By Virginia Morell Sex is never simple—even among lizards. Unlike mammals, the sex of central bearded dragons, large lizards found in eastern Australia, is determined by their chromosomes and the environment. If the eggs are incubated in high temperatures, male embryos turn into females. Such sex-reversed lizards still retain the chromosomal makeup of a male, but they develop into functional superfemales, whose output of eggs exceeds that of the regular females. Now, a new study predicts that—in some cases—these superfemales may be able to drive regular ones to extinction. That’s because superfemales not only produce more eggs, but they’re also exceptionally bold. Looking at the shape, physiology, and behavior of 20 sex-reversed females, 55 males, and 40 regular females, scientists found that the sex-reversed dragons were physically similar to regular males: They had a male dragon’s long tail and high body temperature. They were also behaviorally similar, acting like bold, active males—even as they produced viable eggs. Indeed, the scientists report in the current issue of the Proceedings of the Royal Society B that these sex-reversed females were behaviorally more malelike than the genetic males. Because of these advantages, this third sex could reproductively outcompete normal females, the scientists say, possibly causing some populations to lose the female sex chromosome. (Females are the heterogametic sex, like human males.) In such a population, the dragons’ sex would then be determined solely by temperature instead of genetics—something that’s occurred in the lab within a single generation. Could it happen in the wild? The scientists are still investigating. © 2016 American Association for the Advancement of Science
By Perri Klass, M.D. When girls come in for their physical exams, one of the questions I routinely ask is “Do you get your period?” I try to ask before I expect the answer to be yes, so that if a girl doesn’t seem to know about the changes of puberty that lie ahead, I can encourage her to talk about them with her mother, and offer to help answer questions. And I often point out that even those who have not yet embarked on puberty themselves are likely to have classmates who are going through these changes, so, again, it’s important to let kids know that their questions are welcome, and will be answered accurately. But like everybody else who deals with girls, I’m aware that this means bringing up the topic when girls are pretty young. Puberty is now coming earlier for many girls, with bodies changing in the third and fourth grade, and there is a complicated discussion about the reasons, from obesity and family stress to chemicals in the environment that may disrupt the normal effects of hormones. I’m not going to try to delineate that discussion here — though it’s an important one — because I want to concentrate on the effect, rather than the cause, of reaching puberty early. A large study published in May in the journal Pediatrics looked at a group of 8,327 children born in Hong Kong in April and May of 1997, for whom a great deal of health data has been collected. The researchers had access to the children’s health records, showing how their doctors had documented their physical maturity, according to what are known as the Tanner stages, for the standardized pediatric index of sexual maturation. Before children enter puberty, we call it Tanner I; for girls, Tanner II is the beginning of breast development, while for boys, it’s the enlargement of the scrotum and testes and the reddening and changing of the scrotum skin. Boys and girls then progress through the intermediate changes to stage V, full physical maturity. © 2016 The New York Times Company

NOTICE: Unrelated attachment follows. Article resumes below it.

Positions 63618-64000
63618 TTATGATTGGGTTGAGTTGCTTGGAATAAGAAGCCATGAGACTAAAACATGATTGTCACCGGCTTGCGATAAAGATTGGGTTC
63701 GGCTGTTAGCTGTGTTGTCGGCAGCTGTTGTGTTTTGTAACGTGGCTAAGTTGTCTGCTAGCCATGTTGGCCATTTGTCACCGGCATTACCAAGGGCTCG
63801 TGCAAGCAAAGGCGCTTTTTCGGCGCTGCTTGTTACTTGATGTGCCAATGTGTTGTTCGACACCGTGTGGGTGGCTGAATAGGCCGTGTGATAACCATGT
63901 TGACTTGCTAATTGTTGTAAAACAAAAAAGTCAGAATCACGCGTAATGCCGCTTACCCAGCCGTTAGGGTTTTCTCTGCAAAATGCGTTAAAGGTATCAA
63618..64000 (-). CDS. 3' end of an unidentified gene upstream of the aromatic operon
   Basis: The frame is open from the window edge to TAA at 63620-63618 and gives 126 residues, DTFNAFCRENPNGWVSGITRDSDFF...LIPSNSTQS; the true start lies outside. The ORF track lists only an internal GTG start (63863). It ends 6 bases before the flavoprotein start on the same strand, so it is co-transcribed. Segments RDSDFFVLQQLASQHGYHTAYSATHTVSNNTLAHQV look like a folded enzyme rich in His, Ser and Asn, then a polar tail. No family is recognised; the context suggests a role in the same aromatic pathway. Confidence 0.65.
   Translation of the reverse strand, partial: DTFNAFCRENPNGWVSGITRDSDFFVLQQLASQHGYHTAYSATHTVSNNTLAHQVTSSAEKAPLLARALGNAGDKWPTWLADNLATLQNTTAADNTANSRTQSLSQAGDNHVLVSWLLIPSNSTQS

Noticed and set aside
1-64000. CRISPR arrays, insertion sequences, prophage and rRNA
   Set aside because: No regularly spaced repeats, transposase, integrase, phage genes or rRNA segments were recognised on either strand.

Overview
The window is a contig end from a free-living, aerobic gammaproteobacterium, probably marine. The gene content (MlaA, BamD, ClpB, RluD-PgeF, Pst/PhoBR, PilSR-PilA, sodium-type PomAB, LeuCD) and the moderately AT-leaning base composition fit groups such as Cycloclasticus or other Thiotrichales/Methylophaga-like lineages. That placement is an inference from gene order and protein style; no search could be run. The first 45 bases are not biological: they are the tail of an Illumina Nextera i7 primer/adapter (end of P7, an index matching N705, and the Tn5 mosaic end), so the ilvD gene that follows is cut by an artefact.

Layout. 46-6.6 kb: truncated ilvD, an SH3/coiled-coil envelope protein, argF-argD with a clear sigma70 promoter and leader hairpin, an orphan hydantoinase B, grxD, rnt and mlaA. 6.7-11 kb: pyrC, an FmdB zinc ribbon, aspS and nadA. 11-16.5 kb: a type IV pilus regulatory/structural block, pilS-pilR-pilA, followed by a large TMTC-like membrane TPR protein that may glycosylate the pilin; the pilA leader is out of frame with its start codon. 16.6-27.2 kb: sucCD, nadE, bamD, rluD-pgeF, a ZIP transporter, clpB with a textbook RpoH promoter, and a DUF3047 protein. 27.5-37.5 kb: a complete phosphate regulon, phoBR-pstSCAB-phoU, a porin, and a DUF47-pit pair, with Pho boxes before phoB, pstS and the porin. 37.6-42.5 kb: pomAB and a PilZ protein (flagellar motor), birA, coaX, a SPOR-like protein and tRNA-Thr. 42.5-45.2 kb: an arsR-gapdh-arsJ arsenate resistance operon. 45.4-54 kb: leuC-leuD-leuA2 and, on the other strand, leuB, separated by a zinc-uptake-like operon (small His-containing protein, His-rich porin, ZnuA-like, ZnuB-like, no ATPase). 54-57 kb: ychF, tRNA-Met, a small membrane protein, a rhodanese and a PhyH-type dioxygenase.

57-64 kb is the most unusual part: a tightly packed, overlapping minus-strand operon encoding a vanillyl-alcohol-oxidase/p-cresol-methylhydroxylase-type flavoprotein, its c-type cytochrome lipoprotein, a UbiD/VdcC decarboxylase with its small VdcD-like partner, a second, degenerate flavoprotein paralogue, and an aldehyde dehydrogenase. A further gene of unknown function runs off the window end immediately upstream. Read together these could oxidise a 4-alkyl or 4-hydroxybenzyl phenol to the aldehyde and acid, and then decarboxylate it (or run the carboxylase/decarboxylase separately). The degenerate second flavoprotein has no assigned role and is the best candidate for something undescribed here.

By Ann Lukits Teens who baby-sit may not only gain confidence in caring for young children, they may also alter their brain chemistry in a way that could make them better parents, suggests an animal study in Developmental Psychobiology. Young female rats housed with various groups of unrelated rat pups had fully developed mothering skills as adults, compared with control rats without caregiving, or alloparenting, experience. The early caregivers had significantly higher concentrations of tryptophan hydroxylase-2 (TPH2) in the brain, an enzyme associated with increased production of serotonin, a chemical involved in mood and social behavior. Previous research has associated baby-sitting experience in humans with greater confidence in new mothers, researchers said. Experiments at Michigan State University involved two groups of juvenile or adolescent female rats from 16 litters. In one group, 24 rats were housed in separate cages with a different group of week-old pups each day. A second group of 24 controls were given pink pup-size pencil erasers. The experiments continued for 14 days. Eight mature rats from both groups were subsequently exposed to new groups of pups. Six rats with alloparenting experience acted maternally toward the pups, whereas none of the control rats exhibited maternal behavior. Rats with alloparenting experience also displayed less anxiety during behavioral testing. The animals were euthanized after testing and TPH2 levels measured in a section of the brain called the dorsal raphe nucleus. ©2016 Dow Jones & Company, Inc
Keyword: Sexual Behavior
Link ID: 22273 - Posted: 06.01.2016
Susan Milius Forget it, peacocks. Nice try, elk. Sure, sexy feathers and antlers are showy, but the sperm of a fruit fly could be the most over-the-top, exaggerated male ornamentation of all. In certain fruit fly species, such as Drosophila bifurca, males measuring just a few millimeters produce sperm with a tail as long as 5.8-centimeters, researchers report May 25 in Nature. Adjusted for body size, the disproportionately supersized sperm outdoes such exuberant body parts as pheasant display feathers, deer antlers, scarab beetle horns and the forward-grasping forceps of earwigs. Fruit flies’ giant sperm have been challenging to explain, says study coauthor Scott Pitnick of Syracuse University in New York. Now he and his colleagues propose that a complex interplay of male and female benefits has accelerated sperm length in a runaway-train scenario. Males with longer sperm deliver fewer sperm, bucking a more-is-better trend. Yet, they still manage to transfer a few dozen to a few hundred per mating. And as newly arrived sperm compete to displace those already waiting in a female’s storage organ, longer is better. Fewer sperm per mating means females tend to mate more often, intensifying the sperm-vs.-sperm competition. Females that have the longest storage organs, which favor the longest sperm, benefit too: Males producing megasperm, the researchers found, tend to be the ones with good genes likely to produce robust offspring. “Sex,” says Pitnick, “is a powerful force.” © Society for Science & the Public 2000 - 2016